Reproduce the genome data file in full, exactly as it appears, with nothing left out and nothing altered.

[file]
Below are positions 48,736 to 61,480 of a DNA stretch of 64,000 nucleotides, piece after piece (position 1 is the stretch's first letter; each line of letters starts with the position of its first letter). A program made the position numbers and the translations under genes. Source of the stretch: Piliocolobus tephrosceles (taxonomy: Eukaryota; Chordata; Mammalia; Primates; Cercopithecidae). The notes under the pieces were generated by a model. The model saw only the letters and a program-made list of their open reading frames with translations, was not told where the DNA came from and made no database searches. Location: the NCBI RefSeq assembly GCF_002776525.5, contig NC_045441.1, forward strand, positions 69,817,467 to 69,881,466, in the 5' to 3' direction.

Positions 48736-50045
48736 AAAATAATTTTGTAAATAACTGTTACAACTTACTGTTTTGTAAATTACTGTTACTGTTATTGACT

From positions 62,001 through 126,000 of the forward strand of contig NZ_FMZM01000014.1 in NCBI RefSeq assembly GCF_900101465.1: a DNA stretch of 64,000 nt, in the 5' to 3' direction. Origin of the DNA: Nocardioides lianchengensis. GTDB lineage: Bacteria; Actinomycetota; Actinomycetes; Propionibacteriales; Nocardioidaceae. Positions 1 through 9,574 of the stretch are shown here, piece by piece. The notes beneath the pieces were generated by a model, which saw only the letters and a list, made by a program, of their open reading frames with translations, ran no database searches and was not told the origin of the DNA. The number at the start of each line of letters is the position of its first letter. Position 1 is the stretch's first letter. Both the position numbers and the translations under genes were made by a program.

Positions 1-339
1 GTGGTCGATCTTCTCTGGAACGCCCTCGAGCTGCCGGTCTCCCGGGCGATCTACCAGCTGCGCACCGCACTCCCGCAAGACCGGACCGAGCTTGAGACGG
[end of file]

Below are positions 48,736 to 61,480 of a DNA stretch of 64,000 nucleotides, piece after piece (position 1 is the stretch's first letter; each line of letters starts with the position of its first letter). A program made the position numbers and the translations under genes. Source of the stretch: Piliocolobus tephrosceles (taxonomy: Eukaryota; Chordata; Mammalia; Primates; Cercopithecidae). The notes under the pieces were generated by a model. The model saw only the letters and a program-made list of their open reading frames with translations, was not told where the DNA came from and made no database searches. Location: the NCBI RefSeq assembly GCF_002776525.5, contig NC_045441.1, forward strand, positions 69,817,467 to 69,881,466, in the 5' to 3' direction.

Positions 48736-50045
48736 AAAATAATTTTGTAAATAACTGTTACAACTTACTGTTTTGTAAATTACTGTTACTGTTATTGACT

From positions 62,001 through 126,000 of the forward strand of contig NZ_FMZM01000014.1 in NCBI RefSeq assembly GCF_900101465.1: a DNA stretch of 64,000 nt, in the 5' to 3' direction. Origin of the DNA: Nocardioides lianchengensis. GTDB lineage: Bacteria; Actinomycetota; Actinomycetes; Propionibacteriales; Nocardioidaceae. Positions 1 through 9,574 of the stretch are shown here, piece by piece. The notes beneath the pieces were generated by a model, which saw only the letters and a list, made by a program, of their open reading frames with translations, ran no database searches and was not told the origin of the DNA. The number at the start of each line of letters is the position of its first letter. Position 1 is the stretch's first letter. Both the position numbers and the translations under genes were made by a program.

Positions 1-339
1 GTGGTCGATCTTCTCTGGAACGCCCTCGAGCTGCCGGTCTCCCGGGCGATCTACCAGCTGCGCACCGCACTCCCGCAAGACCGGACCGAGCTTGAGACGG